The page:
A group of popular illustrators from around the globe have come together in the name of love . . . that is, their love for illustration and the art of modern storytelling. Together, these talented artists have created How to Woo, a special digital handbook featuring the “dos and don’ts of the art of courtship.” Based on creative interpretations of various romantic (and humorous) gestures such as writing a love letter, getting over a broken heart and how to cry, How to Woo is debuting in the App Store just in time for Valentine’s Day.
“Write a love letter” by Michael Arnold and “Tatto the name of your soul mate” by Liran Raviv
Guest Post by Image Source
By John O’Reilly
Container Plus / Ikon Images / IS09AJ8MM
The surge in popularity in illustration began in the mid 1990s, taking people to magical places. Here we explore some of the benchmark moments and look at the most popular ways illustration is used for effective communication.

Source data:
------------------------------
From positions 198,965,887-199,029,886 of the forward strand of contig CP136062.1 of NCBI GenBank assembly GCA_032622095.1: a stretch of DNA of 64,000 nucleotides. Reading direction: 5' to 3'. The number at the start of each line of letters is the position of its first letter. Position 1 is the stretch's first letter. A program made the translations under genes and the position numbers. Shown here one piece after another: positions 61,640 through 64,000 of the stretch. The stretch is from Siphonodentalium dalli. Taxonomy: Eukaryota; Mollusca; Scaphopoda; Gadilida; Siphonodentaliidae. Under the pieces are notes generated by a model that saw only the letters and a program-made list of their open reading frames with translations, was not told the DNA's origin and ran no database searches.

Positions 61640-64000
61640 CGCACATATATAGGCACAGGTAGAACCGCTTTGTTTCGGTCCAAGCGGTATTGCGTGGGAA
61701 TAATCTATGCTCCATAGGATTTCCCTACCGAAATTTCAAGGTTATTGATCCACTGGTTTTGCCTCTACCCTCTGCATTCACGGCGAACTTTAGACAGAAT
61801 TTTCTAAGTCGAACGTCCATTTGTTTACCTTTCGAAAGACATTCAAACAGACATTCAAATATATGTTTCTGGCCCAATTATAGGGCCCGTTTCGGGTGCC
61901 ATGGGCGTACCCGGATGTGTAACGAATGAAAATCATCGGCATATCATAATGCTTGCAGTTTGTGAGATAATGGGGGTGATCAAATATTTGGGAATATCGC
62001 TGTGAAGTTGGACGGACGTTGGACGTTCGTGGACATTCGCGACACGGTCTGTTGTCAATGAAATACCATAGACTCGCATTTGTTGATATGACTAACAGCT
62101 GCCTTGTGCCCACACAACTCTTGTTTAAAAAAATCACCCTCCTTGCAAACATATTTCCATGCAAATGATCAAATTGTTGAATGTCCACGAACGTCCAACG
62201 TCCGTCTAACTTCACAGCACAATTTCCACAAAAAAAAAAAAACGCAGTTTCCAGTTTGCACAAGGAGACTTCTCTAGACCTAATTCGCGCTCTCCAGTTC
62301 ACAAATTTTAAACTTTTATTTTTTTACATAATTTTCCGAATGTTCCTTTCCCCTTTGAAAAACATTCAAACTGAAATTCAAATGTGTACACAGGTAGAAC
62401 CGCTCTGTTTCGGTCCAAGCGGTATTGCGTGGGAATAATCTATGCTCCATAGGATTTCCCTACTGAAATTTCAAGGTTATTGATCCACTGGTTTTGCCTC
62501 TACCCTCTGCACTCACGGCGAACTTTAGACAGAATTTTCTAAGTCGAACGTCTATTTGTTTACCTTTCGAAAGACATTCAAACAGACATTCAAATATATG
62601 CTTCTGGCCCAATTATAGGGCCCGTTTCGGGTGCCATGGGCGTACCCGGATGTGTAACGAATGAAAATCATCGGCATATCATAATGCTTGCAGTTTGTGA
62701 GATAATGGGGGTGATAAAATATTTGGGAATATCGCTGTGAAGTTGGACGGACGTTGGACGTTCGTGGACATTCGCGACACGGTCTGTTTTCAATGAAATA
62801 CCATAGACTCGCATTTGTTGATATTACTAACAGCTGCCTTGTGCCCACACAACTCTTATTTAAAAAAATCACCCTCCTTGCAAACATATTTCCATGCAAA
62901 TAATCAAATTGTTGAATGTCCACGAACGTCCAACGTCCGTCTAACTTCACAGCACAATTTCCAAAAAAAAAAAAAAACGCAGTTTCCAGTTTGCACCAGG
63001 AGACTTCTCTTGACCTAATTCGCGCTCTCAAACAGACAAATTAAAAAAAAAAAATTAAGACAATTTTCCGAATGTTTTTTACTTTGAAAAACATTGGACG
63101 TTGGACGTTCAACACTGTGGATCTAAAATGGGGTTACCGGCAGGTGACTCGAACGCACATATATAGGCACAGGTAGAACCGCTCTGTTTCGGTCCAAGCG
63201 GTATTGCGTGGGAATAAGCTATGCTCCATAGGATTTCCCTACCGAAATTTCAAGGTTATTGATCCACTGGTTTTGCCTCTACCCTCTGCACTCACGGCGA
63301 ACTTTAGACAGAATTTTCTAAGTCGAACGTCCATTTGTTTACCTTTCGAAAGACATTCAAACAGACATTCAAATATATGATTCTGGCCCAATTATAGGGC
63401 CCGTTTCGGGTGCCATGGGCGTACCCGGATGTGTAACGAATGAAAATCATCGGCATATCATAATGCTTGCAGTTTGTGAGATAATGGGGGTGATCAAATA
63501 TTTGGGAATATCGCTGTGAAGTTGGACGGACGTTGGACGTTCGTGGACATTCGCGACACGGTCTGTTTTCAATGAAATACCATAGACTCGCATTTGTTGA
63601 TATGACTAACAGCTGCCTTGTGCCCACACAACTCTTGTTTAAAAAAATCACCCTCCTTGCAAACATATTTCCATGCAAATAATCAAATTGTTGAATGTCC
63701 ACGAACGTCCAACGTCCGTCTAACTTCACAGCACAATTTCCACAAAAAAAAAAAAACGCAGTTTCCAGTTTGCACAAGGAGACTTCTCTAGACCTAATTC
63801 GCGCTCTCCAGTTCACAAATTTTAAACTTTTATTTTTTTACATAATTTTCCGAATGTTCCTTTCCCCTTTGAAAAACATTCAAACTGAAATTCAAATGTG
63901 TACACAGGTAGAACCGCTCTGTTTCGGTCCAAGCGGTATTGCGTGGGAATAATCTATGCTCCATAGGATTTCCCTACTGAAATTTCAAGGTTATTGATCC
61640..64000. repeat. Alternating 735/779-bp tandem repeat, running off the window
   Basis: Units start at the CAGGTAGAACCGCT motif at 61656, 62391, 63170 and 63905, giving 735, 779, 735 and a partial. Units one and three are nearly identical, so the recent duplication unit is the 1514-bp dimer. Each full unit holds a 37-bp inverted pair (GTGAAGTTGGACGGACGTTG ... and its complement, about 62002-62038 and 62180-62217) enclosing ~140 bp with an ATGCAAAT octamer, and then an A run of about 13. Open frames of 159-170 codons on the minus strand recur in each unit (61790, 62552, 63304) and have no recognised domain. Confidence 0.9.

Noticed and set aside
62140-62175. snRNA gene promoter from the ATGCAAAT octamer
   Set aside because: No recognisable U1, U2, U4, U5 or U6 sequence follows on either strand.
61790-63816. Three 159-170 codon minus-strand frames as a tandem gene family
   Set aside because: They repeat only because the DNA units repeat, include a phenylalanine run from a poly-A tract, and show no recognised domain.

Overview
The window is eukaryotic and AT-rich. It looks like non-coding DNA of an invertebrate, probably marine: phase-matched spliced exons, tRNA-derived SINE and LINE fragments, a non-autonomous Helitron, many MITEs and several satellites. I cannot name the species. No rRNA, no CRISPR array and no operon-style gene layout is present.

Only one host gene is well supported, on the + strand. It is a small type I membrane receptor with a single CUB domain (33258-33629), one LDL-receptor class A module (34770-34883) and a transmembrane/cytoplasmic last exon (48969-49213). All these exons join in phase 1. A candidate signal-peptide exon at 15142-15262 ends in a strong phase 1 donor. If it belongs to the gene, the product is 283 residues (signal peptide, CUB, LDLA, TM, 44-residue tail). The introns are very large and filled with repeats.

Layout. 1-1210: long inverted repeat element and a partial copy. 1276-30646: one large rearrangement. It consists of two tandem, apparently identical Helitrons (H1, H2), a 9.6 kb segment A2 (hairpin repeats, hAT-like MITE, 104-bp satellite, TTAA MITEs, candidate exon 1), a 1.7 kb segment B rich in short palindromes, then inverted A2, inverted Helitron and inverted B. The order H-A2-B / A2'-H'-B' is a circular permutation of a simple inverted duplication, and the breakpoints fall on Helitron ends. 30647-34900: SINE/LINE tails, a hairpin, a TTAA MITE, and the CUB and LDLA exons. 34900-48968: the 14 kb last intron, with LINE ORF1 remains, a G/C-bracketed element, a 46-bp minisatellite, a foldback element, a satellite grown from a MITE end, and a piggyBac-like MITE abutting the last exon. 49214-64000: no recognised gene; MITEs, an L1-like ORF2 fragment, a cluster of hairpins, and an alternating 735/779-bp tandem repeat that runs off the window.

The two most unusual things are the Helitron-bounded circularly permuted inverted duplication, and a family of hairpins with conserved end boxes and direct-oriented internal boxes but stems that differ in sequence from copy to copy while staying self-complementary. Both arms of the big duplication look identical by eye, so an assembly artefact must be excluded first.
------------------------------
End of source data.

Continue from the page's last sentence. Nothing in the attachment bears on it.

It’s the month that Lawrence Zeegen and Caroline Roberts’ epic Fifty Years of Illustration gets published by Lawrence King, a book filled with illustration classics such as Klaus Voormann’s Revolver cover to Shepard Fairey’s Hope poster. But if we telescoped down to 15 years and some thumbnail sketches of drivers and moments here are five ideas as to why illustration has got so popular since the late 90s.
Here’s a little treat from the archives. This playful illustration by Seymour Chwast ran in a 1970 ad for Strathmore paper.
Little Miss Muffet is eating her curds with whey when along came a spider and sat down beside her but it looks like she didn’t run away. The ad focuses on “Irrational Fears” including arachnophobia but I’m not sure I agree that a fear of spiders is so irrational. The idea behind the campaign was to dispel irrational fears like the cost of the paper and trying “techniques that many designers are afraid to get off their tuffets and try.”